Professor Karol Sikora Speaks at World Cancer Congress 2017

More precise imaging methods and advances in information technology has increased the accuracy of radiation delivery to tumours, according to chief medical officer of Proton Partners International Professor Karol Sikora.

Speaking at BIT’s Annual World Cancer Congress 2017 in Barcelona today, Professor Sikora told delegates that radiotherapy delivery has become increasingly accurate over the last two decades because of computer software originally designed for military purposes.

Advances in accuracy means that there has been a marked reduction in the long-term side effects of radiotherapy due to the ability to reduce collateral damage to normal tissue. The increasing availability of proton beam therapy, a form of radiotherapy, has also further refined the precision of delivery as protons can be controlled to stop at a defined point in the body.

Professor Sikora said: “Around 50% of cancer patients are treated with radiotherapy and we can estimate that around 10% of these patients would actually be treated more effectively with proton beam therapy. In Britain, this would mean a requirement for 18 centres.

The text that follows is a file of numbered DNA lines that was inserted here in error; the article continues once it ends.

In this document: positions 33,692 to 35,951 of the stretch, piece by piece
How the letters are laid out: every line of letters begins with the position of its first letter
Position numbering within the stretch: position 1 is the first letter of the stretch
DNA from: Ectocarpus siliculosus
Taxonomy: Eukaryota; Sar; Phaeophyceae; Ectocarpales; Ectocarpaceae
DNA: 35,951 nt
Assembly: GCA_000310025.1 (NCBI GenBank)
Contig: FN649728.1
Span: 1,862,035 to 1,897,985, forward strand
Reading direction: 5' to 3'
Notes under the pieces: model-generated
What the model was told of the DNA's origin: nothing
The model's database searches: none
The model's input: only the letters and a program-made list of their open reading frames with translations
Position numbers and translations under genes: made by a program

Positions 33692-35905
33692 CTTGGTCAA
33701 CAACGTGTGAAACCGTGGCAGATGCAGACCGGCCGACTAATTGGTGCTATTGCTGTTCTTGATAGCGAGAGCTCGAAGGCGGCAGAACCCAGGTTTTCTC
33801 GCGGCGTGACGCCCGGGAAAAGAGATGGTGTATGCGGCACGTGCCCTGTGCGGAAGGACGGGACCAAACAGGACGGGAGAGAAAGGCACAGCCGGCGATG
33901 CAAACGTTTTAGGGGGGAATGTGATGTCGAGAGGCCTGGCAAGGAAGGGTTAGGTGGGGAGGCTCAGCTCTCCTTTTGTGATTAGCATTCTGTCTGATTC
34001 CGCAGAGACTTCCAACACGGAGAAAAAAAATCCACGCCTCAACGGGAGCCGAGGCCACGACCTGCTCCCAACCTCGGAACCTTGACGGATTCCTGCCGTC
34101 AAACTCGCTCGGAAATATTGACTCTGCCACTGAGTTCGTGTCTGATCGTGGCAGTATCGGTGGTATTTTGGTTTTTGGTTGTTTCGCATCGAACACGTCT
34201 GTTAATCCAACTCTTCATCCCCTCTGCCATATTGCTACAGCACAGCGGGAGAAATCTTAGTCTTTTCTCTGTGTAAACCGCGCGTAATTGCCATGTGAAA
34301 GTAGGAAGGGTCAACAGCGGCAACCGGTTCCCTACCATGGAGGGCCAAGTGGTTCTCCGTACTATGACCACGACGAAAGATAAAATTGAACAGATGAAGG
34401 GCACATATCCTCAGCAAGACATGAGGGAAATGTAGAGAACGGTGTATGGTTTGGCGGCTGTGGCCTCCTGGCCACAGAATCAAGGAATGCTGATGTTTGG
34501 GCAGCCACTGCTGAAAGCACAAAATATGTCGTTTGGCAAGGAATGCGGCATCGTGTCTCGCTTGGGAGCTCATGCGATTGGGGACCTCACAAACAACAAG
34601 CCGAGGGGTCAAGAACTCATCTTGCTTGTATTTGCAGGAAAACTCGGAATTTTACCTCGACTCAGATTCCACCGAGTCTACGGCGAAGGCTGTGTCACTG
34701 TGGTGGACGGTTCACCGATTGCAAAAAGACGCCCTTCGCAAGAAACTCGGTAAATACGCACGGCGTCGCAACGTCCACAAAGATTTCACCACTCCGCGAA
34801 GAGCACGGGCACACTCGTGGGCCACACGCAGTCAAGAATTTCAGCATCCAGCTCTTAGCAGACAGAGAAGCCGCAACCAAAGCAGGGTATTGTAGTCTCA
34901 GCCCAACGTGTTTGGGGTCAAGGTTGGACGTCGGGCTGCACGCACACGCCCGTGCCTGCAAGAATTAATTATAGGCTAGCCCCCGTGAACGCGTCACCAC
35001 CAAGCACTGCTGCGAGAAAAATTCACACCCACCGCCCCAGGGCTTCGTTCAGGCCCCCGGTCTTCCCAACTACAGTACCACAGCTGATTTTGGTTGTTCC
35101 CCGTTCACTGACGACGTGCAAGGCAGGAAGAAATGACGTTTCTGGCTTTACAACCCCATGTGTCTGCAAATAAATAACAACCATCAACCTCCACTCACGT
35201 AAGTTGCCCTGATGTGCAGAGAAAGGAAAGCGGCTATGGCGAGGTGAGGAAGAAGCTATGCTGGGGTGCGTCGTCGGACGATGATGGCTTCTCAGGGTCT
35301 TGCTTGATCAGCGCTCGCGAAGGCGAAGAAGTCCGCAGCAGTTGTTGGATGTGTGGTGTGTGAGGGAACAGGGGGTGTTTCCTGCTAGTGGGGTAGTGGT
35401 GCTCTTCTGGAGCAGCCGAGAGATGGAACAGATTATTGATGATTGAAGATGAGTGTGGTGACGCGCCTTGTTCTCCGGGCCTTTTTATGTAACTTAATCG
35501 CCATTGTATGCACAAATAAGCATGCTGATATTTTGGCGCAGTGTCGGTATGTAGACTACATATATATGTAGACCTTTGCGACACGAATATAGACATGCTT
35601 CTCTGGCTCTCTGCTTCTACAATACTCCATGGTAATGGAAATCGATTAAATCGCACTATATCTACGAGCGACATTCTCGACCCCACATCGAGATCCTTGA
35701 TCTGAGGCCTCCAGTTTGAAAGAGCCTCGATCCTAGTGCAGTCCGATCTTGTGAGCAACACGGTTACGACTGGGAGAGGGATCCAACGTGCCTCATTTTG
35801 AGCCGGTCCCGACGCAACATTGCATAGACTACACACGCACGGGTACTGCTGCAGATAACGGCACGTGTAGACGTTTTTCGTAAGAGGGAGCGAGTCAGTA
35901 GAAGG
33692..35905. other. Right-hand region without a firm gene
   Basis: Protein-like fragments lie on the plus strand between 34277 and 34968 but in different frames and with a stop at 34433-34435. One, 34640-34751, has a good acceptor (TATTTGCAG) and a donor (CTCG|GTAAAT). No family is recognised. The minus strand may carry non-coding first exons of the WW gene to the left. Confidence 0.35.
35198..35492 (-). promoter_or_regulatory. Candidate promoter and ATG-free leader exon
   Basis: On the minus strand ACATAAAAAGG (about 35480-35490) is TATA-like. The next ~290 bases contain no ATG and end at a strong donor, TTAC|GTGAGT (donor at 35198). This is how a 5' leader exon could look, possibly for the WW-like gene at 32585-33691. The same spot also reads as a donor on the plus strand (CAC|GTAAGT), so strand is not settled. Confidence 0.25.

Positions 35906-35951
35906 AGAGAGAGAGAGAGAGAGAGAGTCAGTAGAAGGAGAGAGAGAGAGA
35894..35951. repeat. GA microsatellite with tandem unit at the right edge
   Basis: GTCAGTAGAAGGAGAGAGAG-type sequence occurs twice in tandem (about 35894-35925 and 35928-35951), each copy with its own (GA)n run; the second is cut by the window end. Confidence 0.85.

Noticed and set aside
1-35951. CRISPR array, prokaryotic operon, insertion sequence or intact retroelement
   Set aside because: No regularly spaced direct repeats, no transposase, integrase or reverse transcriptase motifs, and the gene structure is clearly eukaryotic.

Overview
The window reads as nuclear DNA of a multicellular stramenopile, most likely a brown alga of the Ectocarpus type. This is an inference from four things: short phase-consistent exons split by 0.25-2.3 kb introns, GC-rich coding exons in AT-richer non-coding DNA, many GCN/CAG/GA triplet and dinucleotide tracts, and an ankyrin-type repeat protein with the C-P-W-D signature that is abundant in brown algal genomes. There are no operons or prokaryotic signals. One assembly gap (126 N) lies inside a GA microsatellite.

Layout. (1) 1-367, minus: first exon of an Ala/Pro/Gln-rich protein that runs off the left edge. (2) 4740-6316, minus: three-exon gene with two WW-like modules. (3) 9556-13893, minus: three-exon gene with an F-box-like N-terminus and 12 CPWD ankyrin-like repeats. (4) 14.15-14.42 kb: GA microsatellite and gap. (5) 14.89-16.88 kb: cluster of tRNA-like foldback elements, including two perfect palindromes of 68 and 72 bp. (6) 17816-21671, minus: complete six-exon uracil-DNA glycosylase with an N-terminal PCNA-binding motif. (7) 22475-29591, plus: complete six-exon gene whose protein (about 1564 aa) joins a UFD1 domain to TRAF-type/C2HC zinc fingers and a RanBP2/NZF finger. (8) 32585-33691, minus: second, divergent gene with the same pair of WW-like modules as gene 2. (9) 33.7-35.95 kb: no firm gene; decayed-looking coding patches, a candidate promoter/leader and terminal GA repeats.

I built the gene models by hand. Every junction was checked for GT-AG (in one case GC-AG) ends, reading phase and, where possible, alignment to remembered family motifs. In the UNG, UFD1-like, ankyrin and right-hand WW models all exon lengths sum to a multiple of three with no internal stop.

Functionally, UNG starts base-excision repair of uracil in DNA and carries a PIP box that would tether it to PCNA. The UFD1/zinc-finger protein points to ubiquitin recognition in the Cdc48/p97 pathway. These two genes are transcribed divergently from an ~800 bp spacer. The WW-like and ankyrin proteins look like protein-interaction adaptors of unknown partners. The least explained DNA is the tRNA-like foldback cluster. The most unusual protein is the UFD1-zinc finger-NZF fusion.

“The range of published estimates for the utilisation of protons in radical radiotherapy ranges from 1%, in line with the NHS, to 20%, in the US, however most European countries are planning for at least 10% of radiotherapy to be delivered by protons.

“Proton beam therapy cannot be used in all cases, but it is particularly useful in situations where a tumour is in juxtaposition with a critically radio-sensitive normal structure, for example the spinal cord in a child with a neurological tumour.

“The UK is one of the last counties in Western Europe to have a high-energy proton treatment facility, the first of which will be at The Rutherford Cancer Centre, South Wales, which is currently being built by Proton Partners International. We’re also building a centre in the North West, the North East and in the Thames Valley to ensure that proton beam therapy, in addition to conventional cancer treatments, are available to more patients across the UK.

“Unless there is an urgent policy change the overall quality of British radiotherapy will fall below European levels by 2020. It’s important that we work together to ensure that cancer patients are given the care they deserve.”